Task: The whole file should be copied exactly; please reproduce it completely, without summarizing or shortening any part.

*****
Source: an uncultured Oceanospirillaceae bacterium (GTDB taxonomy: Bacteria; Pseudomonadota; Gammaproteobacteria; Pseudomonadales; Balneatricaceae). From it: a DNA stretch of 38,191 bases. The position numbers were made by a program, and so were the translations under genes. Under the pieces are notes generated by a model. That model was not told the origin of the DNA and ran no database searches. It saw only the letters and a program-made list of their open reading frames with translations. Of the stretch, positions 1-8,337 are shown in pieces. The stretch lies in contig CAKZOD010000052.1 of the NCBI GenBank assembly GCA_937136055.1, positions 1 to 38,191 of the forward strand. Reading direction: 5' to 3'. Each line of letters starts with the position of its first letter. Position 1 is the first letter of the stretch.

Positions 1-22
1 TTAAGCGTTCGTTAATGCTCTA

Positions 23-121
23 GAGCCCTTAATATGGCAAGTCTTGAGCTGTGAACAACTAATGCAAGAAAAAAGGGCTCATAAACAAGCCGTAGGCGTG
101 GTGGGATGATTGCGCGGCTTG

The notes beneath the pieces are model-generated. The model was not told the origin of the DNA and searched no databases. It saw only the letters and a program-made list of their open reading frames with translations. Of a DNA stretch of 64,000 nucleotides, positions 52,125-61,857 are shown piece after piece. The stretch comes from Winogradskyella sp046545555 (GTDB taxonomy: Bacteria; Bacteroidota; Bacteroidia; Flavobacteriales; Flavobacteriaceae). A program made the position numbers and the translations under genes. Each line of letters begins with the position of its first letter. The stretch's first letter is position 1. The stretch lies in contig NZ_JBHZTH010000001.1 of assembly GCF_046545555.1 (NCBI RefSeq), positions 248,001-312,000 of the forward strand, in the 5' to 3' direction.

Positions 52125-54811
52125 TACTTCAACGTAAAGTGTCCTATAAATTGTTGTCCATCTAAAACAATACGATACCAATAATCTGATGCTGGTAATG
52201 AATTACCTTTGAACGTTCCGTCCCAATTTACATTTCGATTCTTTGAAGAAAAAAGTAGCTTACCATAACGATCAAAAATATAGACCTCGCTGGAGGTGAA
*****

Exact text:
Source: an uncultured Oceanospirillaceae bacterium (GTDB taxonomy: Bacteria; Pseudomonadota; Gammaproteobacteria; Pseudomonadales; Balneatricaceae). From it: a DNA stretch of 38,191 bases. The position numbers were made by a program, and so were the translations under genes. Under the pieces are notes generated by a model. That model was not told the origin of the DNA and ran no database searches. It saw only the letters and a program-made list of their open reading frames with translations. Of the stretch, positions 1-8,337 are shown in pieces. The stretch lies in contig CAKZOD010000052.1 of the NCBI GenBank assembly GCA_937136055.1, positions 1 to 38,191 of the forward strand. Reading direction: 5' to 3'. Each line of letters starts with the position of its first letter. Position 1 is the first letter of the stretch.

Positions 1-22
1 TTAAGCGTTCGTTAATGCTCTA

Positions 23-121
23 GAGCCCTTAATATGGCAAGTCTTGAGCTGTGAACAACTAATGCAAGAAAAAAGGGCTCATAAACAAGCCGTAGGCGTG
101 GTGGGATGATTGCGCGGCTTG

The notes beneath the pieces are model-generated. The model was not told the origin of the DNA and searched no databases. It saw only the letters and a program-made list of their open reading frames with translations. Of a DNA stretch of 64,000 nucleotides, positions 52,125-61,857 are shown piece after piece. The stretch comes from Winogradskyella sp046545555 (GTDB taxonomy: Bacteria; Bacteroidota; Bacteroidia; Flavobacteriales; Flavobacteriaceae). A program made the position numbers and the translations under genes. Each line of letters begins with the position of its first letter. The stretch's first letter is position 1. The stretch lies in contig NZ_JBHZTH010000001.1 of assembly GCF_046545555.1 (NCBI RefSeq), positions 248,001-312,000 of the forward strand, in the 5' to 3' direction.

Positions 52125-54811
52125 TACTTCAACGTAAAGTGTCCTATAAATTGTTGTCCATCTAAAACAATACGATACCAATAATCTGATGCTGGTAATG
52201 AATTACCTTTGAACGTTCCGTCCCAATTTACATTTCGATTCTTTGAAGAAAAAAGTAGCTTACCATAACGATCAAAAATATAGACCTCGCTGGAGGTGAA